The fire-damaged container ship MSC Flaminia will be towed to a sheltered anchorage in German waters for evaluation before it is towed to a yet-undetermined port, the vessel’s owner said.
Reederei NSB said the ship and its cargo would undergo an initial inspection by British, Dutch and French experts on behalf of the U.K. Maritime and Coastguard Agency when the vessel approaches the English Channel this weekend.
The ship then would be towed to German waters in an operation coordinated by the German Central Command for Maritime Emergencies. At the anchorage, firefighters, chemists and engineers will examine the vessel for hazards before a decision is made on a port.
The MSC Flaminia is expected to reach the sheltered area in German waters during the week of Sept. 3. German officials estimate the complete salvage operation would take up to two months.
“We are glad that after the assignment to the Central Command for Maritime Emergencies, the salvage of our MSC Flaminia is finally proceeding. To us, this indicates that our company’s philosophy is right and the German flag pays off,” Helmut Ponath, CEO of Reederei NSB, said at a press conference in Bremerhaven.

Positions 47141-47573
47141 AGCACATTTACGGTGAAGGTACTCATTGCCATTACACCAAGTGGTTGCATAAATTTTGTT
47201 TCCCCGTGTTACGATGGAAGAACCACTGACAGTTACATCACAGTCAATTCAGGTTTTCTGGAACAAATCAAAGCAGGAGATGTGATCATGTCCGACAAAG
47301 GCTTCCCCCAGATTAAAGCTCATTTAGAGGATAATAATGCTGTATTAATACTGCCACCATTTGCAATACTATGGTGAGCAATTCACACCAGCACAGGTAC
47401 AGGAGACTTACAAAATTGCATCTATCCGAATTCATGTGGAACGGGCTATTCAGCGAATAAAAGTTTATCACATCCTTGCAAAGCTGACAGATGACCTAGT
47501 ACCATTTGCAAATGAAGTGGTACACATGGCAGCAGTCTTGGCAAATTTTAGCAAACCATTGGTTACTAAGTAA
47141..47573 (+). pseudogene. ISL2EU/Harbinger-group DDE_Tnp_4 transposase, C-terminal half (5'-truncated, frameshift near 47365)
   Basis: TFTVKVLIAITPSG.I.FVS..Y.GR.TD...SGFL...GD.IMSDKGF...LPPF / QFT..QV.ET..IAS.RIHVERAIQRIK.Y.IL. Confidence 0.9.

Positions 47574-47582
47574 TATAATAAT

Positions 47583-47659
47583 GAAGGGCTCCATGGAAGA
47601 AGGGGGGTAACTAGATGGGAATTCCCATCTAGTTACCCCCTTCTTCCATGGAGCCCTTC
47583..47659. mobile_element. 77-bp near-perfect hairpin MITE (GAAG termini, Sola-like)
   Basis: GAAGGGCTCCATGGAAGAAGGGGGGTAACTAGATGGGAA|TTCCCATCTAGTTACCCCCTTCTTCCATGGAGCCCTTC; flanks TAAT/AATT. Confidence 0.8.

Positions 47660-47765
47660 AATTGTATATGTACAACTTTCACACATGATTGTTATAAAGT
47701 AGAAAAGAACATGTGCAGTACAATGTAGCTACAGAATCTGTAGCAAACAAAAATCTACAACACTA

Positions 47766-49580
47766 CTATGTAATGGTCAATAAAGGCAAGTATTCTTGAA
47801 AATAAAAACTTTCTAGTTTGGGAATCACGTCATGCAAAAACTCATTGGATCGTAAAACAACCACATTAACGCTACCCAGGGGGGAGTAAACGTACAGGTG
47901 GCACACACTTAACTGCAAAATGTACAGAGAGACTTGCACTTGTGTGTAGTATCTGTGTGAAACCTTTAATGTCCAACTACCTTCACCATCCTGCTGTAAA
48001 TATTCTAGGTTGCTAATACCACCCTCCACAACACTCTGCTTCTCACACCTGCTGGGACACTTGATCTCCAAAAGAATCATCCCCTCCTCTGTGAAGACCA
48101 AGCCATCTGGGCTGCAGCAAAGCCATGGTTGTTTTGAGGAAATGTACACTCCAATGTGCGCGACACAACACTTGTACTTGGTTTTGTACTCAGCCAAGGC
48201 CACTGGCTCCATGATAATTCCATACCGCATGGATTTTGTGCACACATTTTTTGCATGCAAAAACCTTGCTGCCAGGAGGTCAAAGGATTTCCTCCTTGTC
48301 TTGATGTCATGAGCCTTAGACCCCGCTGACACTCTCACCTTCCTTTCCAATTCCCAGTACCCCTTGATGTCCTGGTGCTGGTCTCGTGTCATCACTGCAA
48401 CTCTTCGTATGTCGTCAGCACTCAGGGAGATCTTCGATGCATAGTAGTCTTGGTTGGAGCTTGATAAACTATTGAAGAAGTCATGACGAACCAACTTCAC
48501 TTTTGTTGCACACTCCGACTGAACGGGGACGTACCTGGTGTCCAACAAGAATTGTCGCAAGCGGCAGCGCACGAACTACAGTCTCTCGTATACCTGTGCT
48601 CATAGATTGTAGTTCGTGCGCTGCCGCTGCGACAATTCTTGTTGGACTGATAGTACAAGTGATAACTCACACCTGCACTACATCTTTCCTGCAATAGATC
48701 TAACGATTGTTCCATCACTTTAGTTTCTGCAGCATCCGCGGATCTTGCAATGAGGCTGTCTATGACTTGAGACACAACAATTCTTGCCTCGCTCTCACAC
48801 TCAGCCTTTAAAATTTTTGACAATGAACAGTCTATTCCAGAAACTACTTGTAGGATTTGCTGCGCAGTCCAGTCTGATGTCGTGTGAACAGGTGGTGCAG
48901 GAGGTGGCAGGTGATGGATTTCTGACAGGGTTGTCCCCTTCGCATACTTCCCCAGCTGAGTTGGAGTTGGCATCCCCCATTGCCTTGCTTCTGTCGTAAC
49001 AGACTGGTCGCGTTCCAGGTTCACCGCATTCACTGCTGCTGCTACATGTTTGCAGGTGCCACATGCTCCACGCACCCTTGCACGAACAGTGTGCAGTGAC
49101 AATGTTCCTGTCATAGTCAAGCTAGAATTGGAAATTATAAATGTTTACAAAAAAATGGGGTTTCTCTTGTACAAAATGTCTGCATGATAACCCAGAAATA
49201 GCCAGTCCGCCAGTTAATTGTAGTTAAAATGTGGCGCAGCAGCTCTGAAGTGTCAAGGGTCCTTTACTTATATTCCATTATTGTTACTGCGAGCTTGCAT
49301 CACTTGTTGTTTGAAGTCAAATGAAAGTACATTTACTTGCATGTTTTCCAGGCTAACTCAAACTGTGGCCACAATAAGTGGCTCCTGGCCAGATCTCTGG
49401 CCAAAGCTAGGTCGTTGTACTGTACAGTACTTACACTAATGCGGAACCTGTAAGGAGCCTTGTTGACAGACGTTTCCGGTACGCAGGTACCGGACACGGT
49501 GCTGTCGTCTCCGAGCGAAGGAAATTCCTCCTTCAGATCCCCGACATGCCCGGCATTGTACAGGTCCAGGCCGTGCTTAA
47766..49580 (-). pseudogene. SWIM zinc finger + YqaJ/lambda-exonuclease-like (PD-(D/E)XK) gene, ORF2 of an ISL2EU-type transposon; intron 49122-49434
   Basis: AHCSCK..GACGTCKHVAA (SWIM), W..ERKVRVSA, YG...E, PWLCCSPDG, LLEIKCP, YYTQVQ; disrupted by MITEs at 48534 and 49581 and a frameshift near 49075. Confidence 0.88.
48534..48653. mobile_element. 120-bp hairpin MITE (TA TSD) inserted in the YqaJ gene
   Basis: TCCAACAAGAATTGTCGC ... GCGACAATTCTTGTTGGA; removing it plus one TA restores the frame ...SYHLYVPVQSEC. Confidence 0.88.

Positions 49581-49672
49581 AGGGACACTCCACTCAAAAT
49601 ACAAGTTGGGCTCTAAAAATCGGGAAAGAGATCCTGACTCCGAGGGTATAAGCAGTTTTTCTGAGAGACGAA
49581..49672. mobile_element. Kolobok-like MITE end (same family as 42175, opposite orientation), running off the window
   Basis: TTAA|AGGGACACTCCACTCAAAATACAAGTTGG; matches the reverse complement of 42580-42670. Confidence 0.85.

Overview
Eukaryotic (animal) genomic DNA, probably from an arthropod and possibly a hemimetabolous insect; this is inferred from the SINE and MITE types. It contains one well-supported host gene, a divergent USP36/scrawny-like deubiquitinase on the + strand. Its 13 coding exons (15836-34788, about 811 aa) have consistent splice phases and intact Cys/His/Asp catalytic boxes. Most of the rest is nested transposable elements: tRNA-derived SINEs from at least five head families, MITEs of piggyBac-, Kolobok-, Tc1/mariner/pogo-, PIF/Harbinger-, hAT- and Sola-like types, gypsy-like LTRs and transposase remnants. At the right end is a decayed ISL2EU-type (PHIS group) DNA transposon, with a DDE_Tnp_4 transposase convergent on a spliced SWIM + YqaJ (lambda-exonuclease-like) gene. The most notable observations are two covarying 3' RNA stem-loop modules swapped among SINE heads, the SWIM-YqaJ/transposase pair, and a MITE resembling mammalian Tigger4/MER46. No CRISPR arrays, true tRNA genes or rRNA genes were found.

The MSC Flaminia and its accompanying group of tugs were approximately 350 nautical miles off the entrance to the English Channel on Tuesday.
A fire and subsequent explosion on July 14 forced the crew to abandon ship in the mid-Atlantic, about 1,000 miles from land. One seafarer died and another is missing. Three others were injured, including one who remains in critical condition.
The accident happened while the ship was en route from Charleston to Bremerhaven via Antwerp and Felixstowe.
The ship’s owner has declared general average, meaning losses will be apportioned among all parties with cargo on the ship. The MSC Flaminia, chartered to Mediterranean Shippking Co., has capacity of 6,732 20-foot-equivalent units.